Mathematics Stack Exchange is a question and answer site for people studying math at any level and professionals in related fields. Join them; it only takes a minute:

Sign up
Here's how it works:
  1. Anybody can ask a question
  2. Anybody can answer
  3. The best answers are voted up and rise to the top

enter image description here

My question is regarding the question posed at the end of the proof.

My answer is that the result does not hold for all $m \ge 7$ because when $m=7$, the result is $343 \le 128$, which is false.

Is there another way to answer this sort of question besides directly trying different values until you get a false result?


Another question I have regarding this solution is:

In the proof for the inductive step, we start by assuming $k \ge 10$. But along the way, the author mentions $k \ge 1$ and $k \ge 7$ to justify the inequality.

Why do we bother to do this instead of just sticking with $k \ge 10$?

share|cite|improve this question
Your argument is correct. Having proved that : "if $P(k)$ holds with $k \ge 7$, then it holds for $P(k+1)$" it is not enough to conclude with $P(m)$ holds, for all $m \ge 7$. To do this, we have also to prove that $P(7)$ holds, which is not. – Mauro ALLEGRANZA Jun 26 '14 at 14:38
See also this post: – Ragnar Jun 26 '14 at 14:38
up vote 2 down vote accepted

Even if the case $m=7$ worked, $\textit{this proof}$ would not prove the result for $m=7$ because the base case is at $10$ and we apply induction to prove only for all $m\ge 10$.

share|cite|improve this answer
So, even if the case $m=7,8,9$ worked, we still cannot accept that the result works for $m \ge 7$ based on this proof alone? So, in order to be sure, we need to prove the statement "$m^3 \le 2^m$ for $m\ge 7$". Is this what you meant? – mauna Jun 26 '14 at 14:57
@mauna That's exactly what I meant. – Peter Woolfitt Jun 26 '14 at 14:58

"We only need $k \geq 7$ for the inductive step" is referring strictly to assertion that $k^3 + 7k^2 \leq k^3 + k^3$ within the argument of the inductive step. (See the chain of inequalities.) When $k = 7, \;k^3 + 7k^2 = 7^3 + 7\cdot 7^2 = 7^3 + 7^3$, which is true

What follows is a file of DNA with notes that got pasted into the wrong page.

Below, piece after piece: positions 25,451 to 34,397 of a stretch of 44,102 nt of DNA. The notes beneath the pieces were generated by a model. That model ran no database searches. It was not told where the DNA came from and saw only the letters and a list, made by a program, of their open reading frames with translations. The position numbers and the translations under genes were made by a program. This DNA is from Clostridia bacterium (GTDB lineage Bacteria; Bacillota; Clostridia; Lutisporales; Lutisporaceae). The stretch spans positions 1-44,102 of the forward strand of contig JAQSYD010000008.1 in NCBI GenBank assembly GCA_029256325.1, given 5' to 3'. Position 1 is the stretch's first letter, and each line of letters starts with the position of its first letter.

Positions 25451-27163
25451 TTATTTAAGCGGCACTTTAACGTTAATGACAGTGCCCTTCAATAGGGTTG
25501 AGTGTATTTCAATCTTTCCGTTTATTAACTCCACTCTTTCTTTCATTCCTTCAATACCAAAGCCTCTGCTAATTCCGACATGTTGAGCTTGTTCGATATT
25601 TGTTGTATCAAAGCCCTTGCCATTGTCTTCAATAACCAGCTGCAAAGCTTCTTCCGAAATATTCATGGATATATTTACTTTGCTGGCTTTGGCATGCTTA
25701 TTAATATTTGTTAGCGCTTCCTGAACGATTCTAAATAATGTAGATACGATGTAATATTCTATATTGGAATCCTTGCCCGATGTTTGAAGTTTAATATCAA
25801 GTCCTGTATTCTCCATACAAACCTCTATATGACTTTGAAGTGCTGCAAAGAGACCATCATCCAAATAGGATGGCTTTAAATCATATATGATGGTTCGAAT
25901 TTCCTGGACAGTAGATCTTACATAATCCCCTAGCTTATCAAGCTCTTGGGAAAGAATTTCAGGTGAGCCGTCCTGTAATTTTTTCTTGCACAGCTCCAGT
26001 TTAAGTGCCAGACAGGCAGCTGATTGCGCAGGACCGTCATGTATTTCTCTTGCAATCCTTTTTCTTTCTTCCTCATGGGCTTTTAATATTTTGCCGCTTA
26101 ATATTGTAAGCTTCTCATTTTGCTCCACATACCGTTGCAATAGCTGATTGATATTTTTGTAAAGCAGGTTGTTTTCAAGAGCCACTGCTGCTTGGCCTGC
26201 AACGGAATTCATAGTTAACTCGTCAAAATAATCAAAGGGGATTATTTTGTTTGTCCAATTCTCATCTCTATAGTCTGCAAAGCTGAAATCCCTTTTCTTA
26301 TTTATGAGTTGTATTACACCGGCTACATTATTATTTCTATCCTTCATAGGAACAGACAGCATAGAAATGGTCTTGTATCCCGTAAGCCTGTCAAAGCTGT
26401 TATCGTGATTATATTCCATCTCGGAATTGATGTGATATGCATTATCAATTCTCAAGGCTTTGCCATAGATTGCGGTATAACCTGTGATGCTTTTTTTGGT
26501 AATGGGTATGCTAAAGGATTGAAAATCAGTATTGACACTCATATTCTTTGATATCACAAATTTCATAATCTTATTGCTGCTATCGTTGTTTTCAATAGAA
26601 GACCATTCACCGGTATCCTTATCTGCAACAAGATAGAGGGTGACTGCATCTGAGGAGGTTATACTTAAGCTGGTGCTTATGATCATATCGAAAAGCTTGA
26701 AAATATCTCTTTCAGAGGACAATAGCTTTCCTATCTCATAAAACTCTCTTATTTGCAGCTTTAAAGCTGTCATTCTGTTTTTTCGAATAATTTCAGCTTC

Essentially, since the proposition we are aiming to prove, which applies to $k \geq 10$, assures that since $10>7$, we know that the step $k^3 + 7k^2 \leq k^3 + k^3$, because that mini-claim holds for any $k\geq 7$, so that mini-claim certainly holds for $k\geq 10$.

RE: you edit

The author states those claims along the way in the inductive step as a way of stating the minimal requirement at the respective claims for the claim to be true. And since $k\geq 10 \implies k\geq 7$, so any claim that is true for $k \geq 7 is certainly true for $k \geq 10. Likewise, $k \geq 10 \implies k \geq 1$. That's all.

share|cite|improve this answer

That $k \ge 7$ is only used to establish the inequality that $ 7k^2 \le k^3$, which is just one step in the proof. That $k \ge 7$ is stated only for clarification: the initial assumption is that $k \ge 10$ which also leads to $ 7k^2 \le k^3$, but is not quite so clear.

share|cite|improve this answer

Your Answer


By posting your answer, you agree to the privacy policy and terms of service.

Not the answer you're looking for? Browse other questions tagged or ask your own question.